for riverine habitats. The challenge of
                                                                                                                                    successfully introducing mink bred in
                                                                                                                                    captivity into the wild is one that LIFE
                                                                                                                                    projects have explored, but not yet over-
                                                                                                                                    come. Finding effective and viable intro-
                                                                                                                                    duction methods, controlling American
                                                                                                                                    mink populations and ensuring healthy,
                                                                                                                                    well-connected riparian habitats are
                                                                                                                                    key to the survival of the species. The
                                                                                            Photo: Tiit Maran

                                                                                                                                    collaborative approach encouraged by
                                                                                                                                    LIFE projects represents a clear way in
                                                                                                                                    which this goal can be achieved.

                                    LIFE Focus      I   LIFE and European Mammals: Improving their conservation status

                                                          In Europe, the Arctic fox is found only in the northern parts of Sweden and Finland, and

                                                          in Norway. While it is classified as critically endangered, LIFE projects have demon-

                                                          strated best conservation practices for the species.

                                    Securing	a	future		
                                        for the Arctic Fox
                                    T       he first LIFE project (SEFALO)
                                                                                 Photo: Keith Morehouse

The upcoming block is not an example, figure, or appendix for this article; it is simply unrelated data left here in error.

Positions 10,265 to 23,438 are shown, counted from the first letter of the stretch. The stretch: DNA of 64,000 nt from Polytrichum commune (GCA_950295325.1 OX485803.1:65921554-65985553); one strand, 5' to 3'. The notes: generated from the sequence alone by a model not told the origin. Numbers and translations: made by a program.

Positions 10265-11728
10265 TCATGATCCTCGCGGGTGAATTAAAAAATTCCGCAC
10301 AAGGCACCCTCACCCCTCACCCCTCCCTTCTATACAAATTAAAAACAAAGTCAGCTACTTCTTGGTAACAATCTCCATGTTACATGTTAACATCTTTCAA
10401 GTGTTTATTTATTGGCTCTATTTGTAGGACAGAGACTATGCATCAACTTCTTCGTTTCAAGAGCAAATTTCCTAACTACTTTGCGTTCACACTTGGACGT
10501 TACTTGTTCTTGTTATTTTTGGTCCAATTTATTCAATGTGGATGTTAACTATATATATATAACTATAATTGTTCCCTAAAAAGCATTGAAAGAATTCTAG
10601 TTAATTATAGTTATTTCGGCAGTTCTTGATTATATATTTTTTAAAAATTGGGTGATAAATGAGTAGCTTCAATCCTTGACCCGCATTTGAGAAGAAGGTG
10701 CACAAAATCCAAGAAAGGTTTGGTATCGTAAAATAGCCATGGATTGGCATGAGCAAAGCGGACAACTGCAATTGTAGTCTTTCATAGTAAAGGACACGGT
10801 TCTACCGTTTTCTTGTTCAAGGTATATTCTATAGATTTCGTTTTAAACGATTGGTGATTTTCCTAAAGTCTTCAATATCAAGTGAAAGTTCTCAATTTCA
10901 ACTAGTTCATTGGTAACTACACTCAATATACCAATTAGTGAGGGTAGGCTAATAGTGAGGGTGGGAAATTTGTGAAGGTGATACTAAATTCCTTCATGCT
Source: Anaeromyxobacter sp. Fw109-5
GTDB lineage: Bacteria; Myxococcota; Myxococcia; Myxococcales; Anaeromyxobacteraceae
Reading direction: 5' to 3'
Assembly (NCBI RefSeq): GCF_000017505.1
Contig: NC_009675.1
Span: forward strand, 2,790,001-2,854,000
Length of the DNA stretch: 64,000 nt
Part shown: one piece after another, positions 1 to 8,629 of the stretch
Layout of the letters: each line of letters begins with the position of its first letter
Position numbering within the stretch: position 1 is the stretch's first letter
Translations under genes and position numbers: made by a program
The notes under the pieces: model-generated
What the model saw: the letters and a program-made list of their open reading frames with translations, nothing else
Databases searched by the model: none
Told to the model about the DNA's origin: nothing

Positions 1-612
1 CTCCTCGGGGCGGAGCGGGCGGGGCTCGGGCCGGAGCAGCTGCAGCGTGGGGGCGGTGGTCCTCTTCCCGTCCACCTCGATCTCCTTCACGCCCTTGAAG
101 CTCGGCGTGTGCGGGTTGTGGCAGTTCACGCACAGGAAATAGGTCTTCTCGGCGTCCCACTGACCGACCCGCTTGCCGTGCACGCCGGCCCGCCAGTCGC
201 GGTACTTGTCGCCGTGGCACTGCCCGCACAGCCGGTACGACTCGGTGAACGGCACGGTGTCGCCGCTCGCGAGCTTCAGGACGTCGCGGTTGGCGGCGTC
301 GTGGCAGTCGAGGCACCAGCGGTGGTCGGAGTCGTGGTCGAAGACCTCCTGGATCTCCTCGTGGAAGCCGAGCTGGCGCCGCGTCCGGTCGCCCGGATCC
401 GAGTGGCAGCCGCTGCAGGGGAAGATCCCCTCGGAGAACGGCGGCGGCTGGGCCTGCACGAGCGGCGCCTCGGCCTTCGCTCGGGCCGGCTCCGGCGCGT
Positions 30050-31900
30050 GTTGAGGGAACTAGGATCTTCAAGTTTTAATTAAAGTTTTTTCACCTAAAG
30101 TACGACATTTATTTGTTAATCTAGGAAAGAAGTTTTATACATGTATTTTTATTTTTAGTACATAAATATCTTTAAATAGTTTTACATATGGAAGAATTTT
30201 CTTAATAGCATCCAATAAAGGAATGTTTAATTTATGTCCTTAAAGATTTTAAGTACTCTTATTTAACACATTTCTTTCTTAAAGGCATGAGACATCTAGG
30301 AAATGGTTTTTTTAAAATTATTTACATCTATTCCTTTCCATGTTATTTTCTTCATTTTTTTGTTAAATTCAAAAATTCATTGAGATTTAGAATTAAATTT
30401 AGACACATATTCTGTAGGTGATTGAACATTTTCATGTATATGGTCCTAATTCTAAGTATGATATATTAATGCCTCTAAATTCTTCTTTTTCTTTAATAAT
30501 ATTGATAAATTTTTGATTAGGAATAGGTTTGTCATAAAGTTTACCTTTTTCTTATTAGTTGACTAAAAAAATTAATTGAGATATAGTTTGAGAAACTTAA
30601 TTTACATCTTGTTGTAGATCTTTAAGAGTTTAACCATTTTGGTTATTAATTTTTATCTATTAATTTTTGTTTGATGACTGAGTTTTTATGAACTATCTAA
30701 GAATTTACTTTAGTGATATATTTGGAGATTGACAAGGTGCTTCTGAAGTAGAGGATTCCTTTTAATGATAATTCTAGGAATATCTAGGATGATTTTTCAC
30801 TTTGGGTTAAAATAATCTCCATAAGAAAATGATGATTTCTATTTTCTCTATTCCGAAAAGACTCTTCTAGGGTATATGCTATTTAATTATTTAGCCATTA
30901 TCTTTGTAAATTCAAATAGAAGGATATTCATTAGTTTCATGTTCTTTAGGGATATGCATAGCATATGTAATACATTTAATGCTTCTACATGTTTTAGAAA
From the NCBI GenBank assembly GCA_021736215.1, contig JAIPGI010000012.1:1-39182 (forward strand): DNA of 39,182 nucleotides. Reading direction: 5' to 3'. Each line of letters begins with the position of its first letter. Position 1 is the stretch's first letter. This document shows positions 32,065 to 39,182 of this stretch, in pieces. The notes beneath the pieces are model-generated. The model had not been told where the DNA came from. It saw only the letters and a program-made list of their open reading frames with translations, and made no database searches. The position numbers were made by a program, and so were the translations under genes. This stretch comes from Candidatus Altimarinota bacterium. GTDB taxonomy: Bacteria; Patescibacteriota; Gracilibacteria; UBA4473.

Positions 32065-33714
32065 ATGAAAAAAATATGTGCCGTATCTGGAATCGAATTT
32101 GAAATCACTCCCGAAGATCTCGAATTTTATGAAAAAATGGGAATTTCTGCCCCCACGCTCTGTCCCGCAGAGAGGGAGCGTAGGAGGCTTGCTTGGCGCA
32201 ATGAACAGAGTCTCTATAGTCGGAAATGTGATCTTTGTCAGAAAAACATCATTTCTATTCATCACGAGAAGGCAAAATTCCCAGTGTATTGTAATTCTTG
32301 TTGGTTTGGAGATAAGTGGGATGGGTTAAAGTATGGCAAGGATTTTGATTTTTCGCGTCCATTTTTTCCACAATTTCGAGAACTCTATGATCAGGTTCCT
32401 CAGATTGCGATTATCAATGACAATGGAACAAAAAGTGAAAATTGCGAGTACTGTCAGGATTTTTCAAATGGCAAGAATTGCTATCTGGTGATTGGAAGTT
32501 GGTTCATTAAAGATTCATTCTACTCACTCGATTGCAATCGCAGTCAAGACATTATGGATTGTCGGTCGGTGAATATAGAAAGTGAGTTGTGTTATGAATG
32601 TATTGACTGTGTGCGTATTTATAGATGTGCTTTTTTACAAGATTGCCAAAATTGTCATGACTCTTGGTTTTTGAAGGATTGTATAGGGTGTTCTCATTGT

was launched in 1998, when only
                                    about 40 adult arctic foxes (Alopex lago-
                                    pus) were present in Sweden and only
                                    five litters were born. Towards the end
                                    of the second project (SEFALO+), dur-
                                    ing the summer of 2007, 24 Arctic fox
                                    litters were born in Sweden and 15 in
                                    Norway. Nevertheless, no litters were
                                    born in Finland, and the Finnish popula-
                                    tion (10 individuals) showed no signs of

                                    The initial decline in the Arctic fox pop-
                                    ulations was due to two main threats:
                                    the scarcity of food – the species
                                    feeds on lemmings (among other small
                                    rodents) whose populations fluctuate
                                    – and competition with and predation
                                    by the red fox (Vulpes vulpes), which
                                    has increased in number in the moun-
                                    tainous areas. As a result of popula-
                                    tion decline, young Arctic foxes have
                                    difficulty finding a non-related partner,
                                    which makes the situation worse. Hunt-
                                    ing for fur has also been a major threat                         LIFE aimed to increase reproduction and decrease mortality of Arctic fox (Alopex lagopus)
                                    to the species in the past.
                                                                                                    NAT/S/000073), also including Norway,           lets. This extra food helped to increase
                                    As a result, LIFE projects have been                            was considered necessary to build on            the number of breeding arctic fox pairs,
                                    carried out with the aim of increasing                          the experience gained during the first          increase the litter size and raise juve-
                                    reproduction and decreasing mortality.                          project. The second project took a more         nile survival rates – all contributing to a
                                    The main conservation actions – sup-                            individual-oriented approach rather             faster population growth.